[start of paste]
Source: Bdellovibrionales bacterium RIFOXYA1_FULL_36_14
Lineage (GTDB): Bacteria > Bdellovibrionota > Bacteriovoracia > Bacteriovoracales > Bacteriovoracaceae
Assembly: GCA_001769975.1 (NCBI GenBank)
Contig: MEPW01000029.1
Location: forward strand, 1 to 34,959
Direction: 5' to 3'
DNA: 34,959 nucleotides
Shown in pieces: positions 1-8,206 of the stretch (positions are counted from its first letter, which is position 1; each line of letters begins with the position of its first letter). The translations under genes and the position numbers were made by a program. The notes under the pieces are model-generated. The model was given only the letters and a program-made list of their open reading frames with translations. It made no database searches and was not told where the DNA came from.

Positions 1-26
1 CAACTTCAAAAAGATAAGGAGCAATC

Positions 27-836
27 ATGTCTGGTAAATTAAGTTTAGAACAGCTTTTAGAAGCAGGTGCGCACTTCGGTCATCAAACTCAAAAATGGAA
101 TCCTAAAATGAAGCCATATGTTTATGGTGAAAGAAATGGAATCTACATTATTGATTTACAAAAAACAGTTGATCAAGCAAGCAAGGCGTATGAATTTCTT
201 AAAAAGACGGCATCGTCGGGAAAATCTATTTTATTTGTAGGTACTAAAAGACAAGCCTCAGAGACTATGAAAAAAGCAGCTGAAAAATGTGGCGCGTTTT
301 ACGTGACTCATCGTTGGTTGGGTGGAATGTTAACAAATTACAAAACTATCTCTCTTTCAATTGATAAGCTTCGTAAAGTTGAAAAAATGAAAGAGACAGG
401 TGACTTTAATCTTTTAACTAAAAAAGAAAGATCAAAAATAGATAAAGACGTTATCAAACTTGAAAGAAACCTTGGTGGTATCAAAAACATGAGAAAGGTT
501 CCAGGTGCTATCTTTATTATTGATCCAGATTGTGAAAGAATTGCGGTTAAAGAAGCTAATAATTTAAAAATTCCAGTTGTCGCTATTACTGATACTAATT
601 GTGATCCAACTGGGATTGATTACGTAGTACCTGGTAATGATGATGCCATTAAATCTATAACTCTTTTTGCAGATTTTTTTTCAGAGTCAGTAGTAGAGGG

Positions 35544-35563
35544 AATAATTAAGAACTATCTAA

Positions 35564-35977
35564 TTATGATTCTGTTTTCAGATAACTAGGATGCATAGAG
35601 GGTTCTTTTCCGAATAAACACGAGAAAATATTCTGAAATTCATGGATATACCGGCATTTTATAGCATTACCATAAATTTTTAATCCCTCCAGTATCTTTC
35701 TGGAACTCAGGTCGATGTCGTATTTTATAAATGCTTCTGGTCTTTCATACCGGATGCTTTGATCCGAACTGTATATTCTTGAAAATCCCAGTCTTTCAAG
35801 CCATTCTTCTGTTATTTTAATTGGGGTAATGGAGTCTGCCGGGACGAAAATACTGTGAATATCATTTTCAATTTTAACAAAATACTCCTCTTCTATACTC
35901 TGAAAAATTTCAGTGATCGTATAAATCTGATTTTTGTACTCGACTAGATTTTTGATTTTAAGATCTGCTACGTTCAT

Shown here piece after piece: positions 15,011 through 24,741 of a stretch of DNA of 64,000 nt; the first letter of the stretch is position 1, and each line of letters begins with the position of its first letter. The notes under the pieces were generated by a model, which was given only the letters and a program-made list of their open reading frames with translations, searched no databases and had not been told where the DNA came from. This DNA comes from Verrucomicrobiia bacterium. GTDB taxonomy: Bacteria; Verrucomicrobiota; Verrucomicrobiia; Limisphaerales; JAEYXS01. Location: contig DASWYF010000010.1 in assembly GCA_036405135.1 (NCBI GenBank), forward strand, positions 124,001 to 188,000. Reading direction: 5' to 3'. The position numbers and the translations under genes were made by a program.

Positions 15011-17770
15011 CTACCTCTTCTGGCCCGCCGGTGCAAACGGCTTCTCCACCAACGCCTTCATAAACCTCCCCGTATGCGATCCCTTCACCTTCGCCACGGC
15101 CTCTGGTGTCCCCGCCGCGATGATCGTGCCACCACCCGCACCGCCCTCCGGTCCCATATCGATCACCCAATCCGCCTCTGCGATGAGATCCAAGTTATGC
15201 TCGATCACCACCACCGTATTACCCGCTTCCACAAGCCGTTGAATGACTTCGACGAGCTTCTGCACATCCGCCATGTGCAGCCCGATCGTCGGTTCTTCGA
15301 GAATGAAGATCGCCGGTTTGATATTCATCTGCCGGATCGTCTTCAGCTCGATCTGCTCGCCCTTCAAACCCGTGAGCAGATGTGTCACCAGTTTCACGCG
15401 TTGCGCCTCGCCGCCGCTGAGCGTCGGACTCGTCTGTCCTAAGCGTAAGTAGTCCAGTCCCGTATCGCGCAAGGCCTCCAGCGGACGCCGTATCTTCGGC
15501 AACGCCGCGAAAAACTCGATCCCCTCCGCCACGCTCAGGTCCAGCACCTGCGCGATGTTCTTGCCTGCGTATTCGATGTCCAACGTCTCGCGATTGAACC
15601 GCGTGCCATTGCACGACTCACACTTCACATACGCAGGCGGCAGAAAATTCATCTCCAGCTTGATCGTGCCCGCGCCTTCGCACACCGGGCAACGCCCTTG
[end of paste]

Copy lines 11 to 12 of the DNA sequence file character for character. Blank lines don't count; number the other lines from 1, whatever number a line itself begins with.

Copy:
Positions 27-836
27 ATGTCTGGTAAATTAAGTTTAGAACAGCTTTTAGAAGCAGGTGCGCACTTCGGTCATCAAACTCAAAAATGGAA